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MTBS3D RT @GetImmersed: We’re moving to Silicon Valley! @IfcSummit November 5 & 6, 2019 at the Computer History Museum in Mountain View, CA. Call…
MTBS3D Julien Le Corre, Lead Developer at @InnerspaceVR , talked about their latest #VR escape room title The Corsair's Cu… https://t.co/uuOT6SG0NA
MTBS3D As fun as Arizona Sunshine is in traditional #VR, @Vertigo_Games took it up a notch by transforming it into a locat… https://t.co/YkGpv2wLMM
MTBS3D .@OfficialGDC would not be complete without visiting SVVR's annual #VR Mixer! In today's interview, we catch up wi… https://t.co/hibivrbYdq
MTBS3D Spencer Jackson, Software Engineer at @NordicTrack, talks about their latest iFit #VR Bike paired with an #HTCVivehttps://t.co/5b2uD9Hoa9
MTBS3D William Provancher is the CEO of @TacticalHaptics. He demonstrated their latest haptics controllers for us in this… https://t.co/Ir1Cog8bRI
MTBS3D Gaspar Ferreiro is the CEO of Project Ghost Studios. In this interview, he talks about their new Project Ghost dem… https://t.co/T2xz1VdtGI
MTBS3D .@EpicGames had loads of news to share at @OfficialGDC. Marc Petit is the General Manager of #Epic's @UnrealEnginehttps://t.co/CnqpGAB2f4
MTBS3D Chris Hook, Graphics & Visual Technologies Marketing Chief for @intel spoke to us during @OfficialGDC. We talked ab… https://t.co/ji6AKJpfwM
MTBS3D We interviewed @networknextinc at #GDC2019. They are in the business of ensuring the best connectivity and lowest l… https://t.co/87b06uMAm7
MTBS3D .@reality_clash is a developing #AugmentedReality combat game. We got to interview Tony Pearce, the CCO and Co-Fou… https://t.co/24P5kLz0Ef
MTBS3D Robots explode at #GDC2019 with @FuturLab. They have a new title for #PSVR called Mini Mech Mayhem. #GDC19https://t.co/JiIuJgGZ64
MTBS3D .@zerolatencyVR has a number of #VR out-of-home entertainment centers around the world, and we got to catch up with… https://t.co/NZJBVyRUWz
MTBS3D RT @GetImmersed: Dr. Ofer Shai is the Director of Omnia AI at @DeloitteCanada. He talked about the misconceptions about #ArtificialIntellig
MTBS3D RT @GetImmersed: The use of #futurecomputing in #healthcare was one of the prominent tracks at #Immersed2018, and we got to see some really…
MTBS3D RT @GetImmersed: Ricardo Wagner, Director of Product Marketing for #Office365 at @microsoftcanada, talked about their efforts to make moder…
MTBS3D RT @GetImmersed: Pascal Langlois, Founder of Collective Intent, talks about the potential of using motion capture technologies to re-enable…

MTBS' VR Settings Guide


Calibrating Generic 3D Drivers

The generic technique should work with head mounted displays that are using drivers that don't have the SHOCT feature.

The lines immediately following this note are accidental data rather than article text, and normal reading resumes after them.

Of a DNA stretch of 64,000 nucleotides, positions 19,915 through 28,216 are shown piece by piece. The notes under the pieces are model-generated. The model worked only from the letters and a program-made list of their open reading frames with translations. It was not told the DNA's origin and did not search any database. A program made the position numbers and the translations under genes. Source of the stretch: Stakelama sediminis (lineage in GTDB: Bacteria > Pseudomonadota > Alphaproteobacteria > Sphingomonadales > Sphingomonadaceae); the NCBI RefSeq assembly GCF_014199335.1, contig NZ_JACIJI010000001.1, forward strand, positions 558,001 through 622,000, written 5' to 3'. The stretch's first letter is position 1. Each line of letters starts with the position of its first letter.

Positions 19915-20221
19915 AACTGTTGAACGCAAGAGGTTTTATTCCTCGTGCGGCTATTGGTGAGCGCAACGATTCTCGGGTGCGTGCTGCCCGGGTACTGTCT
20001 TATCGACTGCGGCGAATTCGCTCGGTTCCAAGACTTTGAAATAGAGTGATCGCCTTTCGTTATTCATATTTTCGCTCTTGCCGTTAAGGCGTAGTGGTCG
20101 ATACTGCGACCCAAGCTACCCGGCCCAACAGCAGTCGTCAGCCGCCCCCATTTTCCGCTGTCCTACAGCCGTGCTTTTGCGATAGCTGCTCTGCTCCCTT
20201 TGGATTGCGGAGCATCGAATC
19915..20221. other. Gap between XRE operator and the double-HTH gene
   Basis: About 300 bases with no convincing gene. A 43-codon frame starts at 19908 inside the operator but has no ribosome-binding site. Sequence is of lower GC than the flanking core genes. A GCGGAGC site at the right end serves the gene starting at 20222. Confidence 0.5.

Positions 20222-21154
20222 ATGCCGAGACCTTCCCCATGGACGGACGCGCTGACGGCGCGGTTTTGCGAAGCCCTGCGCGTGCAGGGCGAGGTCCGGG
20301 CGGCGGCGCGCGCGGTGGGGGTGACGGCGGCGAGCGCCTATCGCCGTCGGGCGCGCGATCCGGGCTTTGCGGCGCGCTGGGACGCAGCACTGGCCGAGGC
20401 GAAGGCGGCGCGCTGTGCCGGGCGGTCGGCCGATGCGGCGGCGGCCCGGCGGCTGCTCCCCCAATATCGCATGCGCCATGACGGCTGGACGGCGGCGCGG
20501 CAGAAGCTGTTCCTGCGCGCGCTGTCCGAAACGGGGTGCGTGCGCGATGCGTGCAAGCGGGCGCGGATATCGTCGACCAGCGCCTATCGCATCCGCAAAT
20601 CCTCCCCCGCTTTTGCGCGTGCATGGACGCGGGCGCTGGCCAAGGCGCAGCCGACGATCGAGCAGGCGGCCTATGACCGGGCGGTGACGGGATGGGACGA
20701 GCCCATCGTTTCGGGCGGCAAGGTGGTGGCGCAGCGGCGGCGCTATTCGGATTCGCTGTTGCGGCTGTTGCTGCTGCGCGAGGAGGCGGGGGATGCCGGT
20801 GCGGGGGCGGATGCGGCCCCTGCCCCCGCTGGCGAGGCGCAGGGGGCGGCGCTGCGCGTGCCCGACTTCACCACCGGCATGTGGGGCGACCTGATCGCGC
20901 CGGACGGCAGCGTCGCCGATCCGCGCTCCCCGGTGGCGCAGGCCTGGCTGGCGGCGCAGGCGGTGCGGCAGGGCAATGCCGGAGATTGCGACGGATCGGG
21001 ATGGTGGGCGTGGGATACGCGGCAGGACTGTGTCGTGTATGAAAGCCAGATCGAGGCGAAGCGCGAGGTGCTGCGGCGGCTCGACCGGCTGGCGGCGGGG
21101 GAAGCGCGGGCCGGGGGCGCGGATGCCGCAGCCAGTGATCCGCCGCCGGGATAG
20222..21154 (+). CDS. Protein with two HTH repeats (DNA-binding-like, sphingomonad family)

Remember that "infinity" refers to the point in the scene where your eyes are pointed straight ahead and have no need to turn outward. We have to prevent our eyes from pointing outward (i.e."divergence") because it's both uncomfortable and painful.

In this part of the guide, when we are talking about the lens center, we are talking about what our eye sees as the center, and not the actual hardware or shape of the glass. As all our eyes aren't the same, what is considered "center" could be a little different for everyone.

1. Find a suitable environment

Try to find a place in the game where you have buildings or tall objects in the far distance.

2. Turn Off the Crosshair
Lose the crosshair if possible, locate a far away object.
If it's easy to do, turn off the game's crosshair. Part of this technique requires us to see past what we are looking at, and the crosshair can be misleading.


3. Align your RIGHT eye

Open JUST your right eye, and place a far steeple or the edge of a distant building in the center of the lens (what your eye considers the center of the lens!). Don't move your mouse or head tracking once you have done this!

4. Compare to the LEFT and adjust separation!

Open JUST your left eye. Look at the edge of the object you are paying attention to while separating. If it's to the left of the screen center, the separation is too high. If it's to the right of the screen's center, then there is room to separate more.

While making separation adjustments, regularly align the right eye's object edge so you are getting an accurate measurement to the left eye's equivalent.

5. Converge, Converge, Converge!
Reasonable convergence setting for an HMD.
The game can still be uncomfortable to play if our convergence isn't properly adjusted. Have your game character walk to a corner of a wall or table. It's important that the object is easily viewable in the center of the screen.

Using the convergence hotkeys and alternately opening and closing each eye, do your best to get the edge of this wall or table corner to match up. It's acceptable if the left view crosses or overshoots the right (converges), but it can only be by a little.

6. Final Checks and Balances

Again look at a far distant object or building edge and have it placed in the center of the right lens and compare to the center of the left. Carefully adjust to make sure the object isn't going beyond the boundaries of the center of each lens (not to the left of center in the left lens, and not to the right of center in the right lens).
Properly Calibrated VR Settings With Generic DriversWalk to the table or wall corner and make sure it is converged as you intended. This is just a precaution as it's unlikely you will have to readjust this.

If there is any remaining discomfort, gradually reduce the separation setting.  Using your eyes shouldn't be painful or tiring, so don't try to force things!  Game environments and camera views can change, so be prepared to re-adjust and compensate.

That's it!